HAVANA (Reuters) — Cuba continued to shed state jobs and move workersinto the private sector in 2013, according to a report issued by the official labour federation at the weekend, as President Raul Castro pressed forward with reforms to the Soviet-style system.
The Cuban Communist Party adopted plans in 2011 to "modernize" the economy in search of greater efficiency and improved salaries for state workers.
The plan includes shedding secondary economic activity in favour of markets, private businesses, cooperatives and leasing systems, while concentrating resources on major state-run companies in hopes of making them more competitive.
The official Juvented Rebelde newspaper said on Sunday that the main report approved by the labour federation's congress over the weekend stated more than 10 per cent of state jobs had been cut since 2009.
"Jobs in the state civil sector have decreased by 596,500 since 2009," Juventud Rebelde quoted the report as stating.
Cuba has a potential labour force of over six million, of which five million were reported employed in 2012, the last official figures available.
At the same time, the number of private, or "non-state" workers as Cuba calls them, rose to over one million in 2012, close to double the number reported in 2009.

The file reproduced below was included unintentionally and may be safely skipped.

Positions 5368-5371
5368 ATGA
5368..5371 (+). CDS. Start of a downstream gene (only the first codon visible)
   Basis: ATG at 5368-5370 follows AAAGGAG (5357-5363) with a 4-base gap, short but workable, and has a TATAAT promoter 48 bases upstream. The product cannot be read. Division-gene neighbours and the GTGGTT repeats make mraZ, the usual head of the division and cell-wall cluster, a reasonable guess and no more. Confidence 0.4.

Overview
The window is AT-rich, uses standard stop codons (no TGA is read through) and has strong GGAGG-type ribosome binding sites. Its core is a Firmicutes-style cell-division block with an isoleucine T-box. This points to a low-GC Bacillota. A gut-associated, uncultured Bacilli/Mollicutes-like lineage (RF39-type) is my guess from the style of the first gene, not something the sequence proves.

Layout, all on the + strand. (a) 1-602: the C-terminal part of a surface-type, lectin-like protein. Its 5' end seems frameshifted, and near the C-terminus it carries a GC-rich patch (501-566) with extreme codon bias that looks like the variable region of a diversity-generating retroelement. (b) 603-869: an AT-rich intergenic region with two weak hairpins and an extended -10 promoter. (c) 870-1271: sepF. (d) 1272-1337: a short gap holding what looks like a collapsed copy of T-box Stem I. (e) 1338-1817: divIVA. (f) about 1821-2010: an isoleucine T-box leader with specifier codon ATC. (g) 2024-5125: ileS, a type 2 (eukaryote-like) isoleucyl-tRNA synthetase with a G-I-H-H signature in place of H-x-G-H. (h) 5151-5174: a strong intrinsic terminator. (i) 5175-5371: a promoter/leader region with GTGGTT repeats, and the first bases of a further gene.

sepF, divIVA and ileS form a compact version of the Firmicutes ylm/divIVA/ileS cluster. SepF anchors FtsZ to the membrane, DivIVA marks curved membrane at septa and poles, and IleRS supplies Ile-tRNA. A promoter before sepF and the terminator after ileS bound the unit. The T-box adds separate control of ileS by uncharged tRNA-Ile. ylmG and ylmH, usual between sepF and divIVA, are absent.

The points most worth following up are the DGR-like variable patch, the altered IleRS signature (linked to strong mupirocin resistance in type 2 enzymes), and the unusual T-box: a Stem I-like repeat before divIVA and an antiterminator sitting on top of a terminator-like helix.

The majority of the non-state workers were farmers, whose numbers have grown under Castro's agricultural reforms, which include leasing state lands to individuals. The goal is to stimulate local food production and cut the need for budget-draining food imports.
The rest of the non-state workers, just over 400,000 in 2012, were mostly in small retail businesses or self-employed such as carpenters, seamstresses, photographers and taxi drivers.
The report approved at the congress, which met in Havana last week, said that figure "increased to more than 450,000" last year.
"If Cuba is to emerge from its economic inefficiency, it is crucially important to promote a mixed economy-with key sectors under state control, but with opportunities for small- and medium-sized enterprises," John Kirk, one of Canada's leading academic experts on Latin America and author of a number of books onCuba, said by email.
"There has been noticeable improvement in the services provided by small businesses and cooperatives, and these initiatives should be encouraged," he said.
The cash-strapped state is closing thousands of its small retail outlets such as barbershopsand cafeterias, notorious for economic inefficiency and employee theft, and offering to lease the premises to employees or others interested in running their own business.
Last year, the state turned more than 200 small and medium-sized businesses — from restaurants, shrimp breeding and produce markets to recycling, construction and light manufacturing — into private cooperatives. Hundreds more were expected to become cooperatives this year.
The government hopes to slash 20 per cent of the state labour force, or nearly a million jobs, from its bloated payrolls, by 2016.
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